Among the entire class of previously high-flying pandemic stocks, Roku (ROKU -0.35%) ranks among 2022's biggest losers. The streaming company's share price has fallen roughly 77% year to date, and its share price is down a staggering 87% from the lifetime valuation peak reached in July 2021.

Should investors treat the big valuation pullback as a buying opportunity, or have macroeconomic and industry-specific conditions shifted in ways that make the company's stock too risky? Read on to see why two Motley Fool contributors come down on opposite sides of the bull-versus-bear debate with Roku stock. 

A bull and bear above a person looking at a laptop.

Image source: Getty Images.

The bear case for Roku 

Parkev Tatevosian: Roku has done an excellent job capitalizing on the secular tailwind of increasing consumer adoption of streaming content. The company sells streaming players that connect TVs to its platform, where users can access their streaming services. Roku makes money, not so much by selling those players, but rather on user activity once they are on the Roku platform. 

For that reason, Roku has been willing to sell its players without a profit to get folks to use its platform. That said, both segments of Roku's business plan face headwinds in the near term. That player segment, which reports sales of the units connected to TVs, has reported a gross loss for five consecutive quarters.

To make matters worse, those losses are increasing. Management expects these losses to continue as it has chosen to absorb higher costs rather than raise prices on its products.

Thankfully, its platform segment has delivered gross profit margins above 50% in the last five quarters. Roku gets a percentage of the revenue that folks spend while using the Roku app, and it earns revenue for showing advertisements when people are watching content through the platform.

However, both sources of revenue have slowed. Consumers are spending more time away from home and spending less money on content.

Finally, advertisers have reduced spending as fears of a recession are mounting. That has caused the gross profit margin in the platform segment to fall from 65% in Q3 2021 to 55.8% in Q3 2022.

Roku will undoubtedly benefit from the long-lasting tailwind of people switching to streaming content, but its near-term prospects could remain challenged for several quarters more.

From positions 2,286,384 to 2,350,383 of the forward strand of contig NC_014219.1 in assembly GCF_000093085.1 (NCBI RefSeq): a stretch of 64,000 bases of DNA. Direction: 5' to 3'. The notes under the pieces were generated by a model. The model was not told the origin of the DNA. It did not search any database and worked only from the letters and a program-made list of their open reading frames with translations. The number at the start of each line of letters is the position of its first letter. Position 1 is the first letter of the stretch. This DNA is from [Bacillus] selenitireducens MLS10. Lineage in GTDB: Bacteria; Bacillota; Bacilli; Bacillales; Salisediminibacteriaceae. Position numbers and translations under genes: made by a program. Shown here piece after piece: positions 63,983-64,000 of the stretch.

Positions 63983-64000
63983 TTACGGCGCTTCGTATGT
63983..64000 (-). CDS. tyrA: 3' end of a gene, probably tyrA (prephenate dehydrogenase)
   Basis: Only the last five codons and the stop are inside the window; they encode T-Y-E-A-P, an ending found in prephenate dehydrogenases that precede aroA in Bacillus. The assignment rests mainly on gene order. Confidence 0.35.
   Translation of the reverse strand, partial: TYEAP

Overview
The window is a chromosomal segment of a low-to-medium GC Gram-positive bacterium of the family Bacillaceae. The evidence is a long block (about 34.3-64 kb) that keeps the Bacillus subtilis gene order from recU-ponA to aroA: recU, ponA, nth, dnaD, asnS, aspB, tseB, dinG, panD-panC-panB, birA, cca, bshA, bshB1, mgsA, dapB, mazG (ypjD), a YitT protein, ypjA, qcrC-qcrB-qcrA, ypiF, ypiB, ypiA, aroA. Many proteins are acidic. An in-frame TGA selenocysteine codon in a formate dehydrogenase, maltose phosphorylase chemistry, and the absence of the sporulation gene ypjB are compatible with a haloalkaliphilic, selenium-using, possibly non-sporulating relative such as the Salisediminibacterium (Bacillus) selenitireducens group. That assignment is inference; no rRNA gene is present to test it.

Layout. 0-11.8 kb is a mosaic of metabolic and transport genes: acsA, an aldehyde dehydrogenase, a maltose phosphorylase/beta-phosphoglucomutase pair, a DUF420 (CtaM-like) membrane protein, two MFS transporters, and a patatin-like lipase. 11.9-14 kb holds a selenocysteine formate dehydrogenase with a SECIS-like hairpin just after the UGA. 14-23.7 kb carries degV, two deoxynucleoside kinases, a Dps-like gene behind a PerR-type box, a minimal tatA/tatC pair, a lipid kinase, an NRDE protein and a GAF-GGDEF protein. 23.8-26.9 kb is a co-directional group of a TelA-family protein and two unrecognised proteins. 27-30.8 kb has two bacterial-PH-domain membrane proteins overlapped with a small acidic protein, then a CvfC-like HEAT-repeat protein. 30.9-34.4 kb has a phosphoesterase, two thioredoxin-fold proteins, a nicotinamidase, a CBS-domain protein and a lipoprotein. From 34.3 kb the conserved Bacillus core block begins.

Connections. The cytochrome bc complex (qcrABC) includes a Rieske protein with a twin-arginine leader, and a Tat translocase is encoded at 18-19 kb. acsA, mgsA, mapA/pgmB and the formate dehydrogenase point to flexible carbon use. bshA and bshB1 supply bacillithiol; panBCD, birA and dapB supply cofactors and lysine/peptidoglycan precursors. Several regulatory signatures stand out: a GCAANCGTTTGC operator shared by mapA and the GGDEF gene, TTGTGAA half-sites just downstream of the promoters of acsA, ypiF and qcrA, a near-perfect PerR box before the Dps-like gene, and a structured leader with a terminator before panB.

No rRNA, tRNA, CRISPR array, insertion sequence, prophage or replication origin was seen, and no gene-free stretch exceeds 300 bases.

The bull case for Roku

Keith NoonanWhile Roku has generally seen growth decelerate across key metrics, it's posting solid expansion despite challenging bases of comparison and headwinds on multiple fronts. The company managed to grow its total active user base roughly 16% year over year in the third quarter, and total streaming hours conducted through the company's streaming-technology platform increased 21.7% year over year to reach 21.9 billion hours.

Unlike the company's valuation, engagement across Roku's streaming tech platform has not fallen off a cliff. Rates of growth have just slowed substantially compared to periods when pandemic-driven conditions were driving massive adoption momentum and pushing engagement to unprecedented levels.

While the company has actually lowered costs for its customers on some fronts, average revenue per user over the trailing-12-month period was still up approximately 10% year over year in Q3, and overall revenue increased roughly 12% to reach $761 million. Roku continues to grow both overall users and monetization per user on its platform, but the significant growth deceleration and tough macroeconomic backdrop have crushed the stock.

Facing high levels of inflation and rising interest rates, the market has been dumping unprofitable tech companies this year, and Roku carries the unfortunate distinction of having shifted back into the red on both operating-income and net-income bases.

On the other hand, the streaming player has continued to grow revenue at a double-digit clip, it posted a still-decent 46.9% overall gross margin last quarter, and the company is valued at just 2.4 times this year's expected revenue.

While Roku isn't currently profitable and faces a potentially difficult outlook in the near term, it also has a net cash position of roughly $2 billion and looks non-prohibitively valued, with a market capitalization of roughly $7.4 billion.

Should investors buy Roku stock?

Risk-averse investors who are worried about near-term volatility continuing to disrupt the market may want to avoid Roku stock. The company has swung back to posting operating losses this year, its sales growth has slowed substantially, and the company has a growth-dependent valuation in a market that could continue to be quite challenging for stocks in the category. 

On the other hand, Roku has a leading position in its corner of the streaming-technology and digital-advertising markets, and its valuation has been pushed to levels that could open the door for long-term investors to bank substantial returns with the stock. The company's share price could continue to see volatile swings, but Roku has enough advantages to make the stock worthy of consideration for risk-tolerant investors seeking beaten-down plays in the streaming-video space.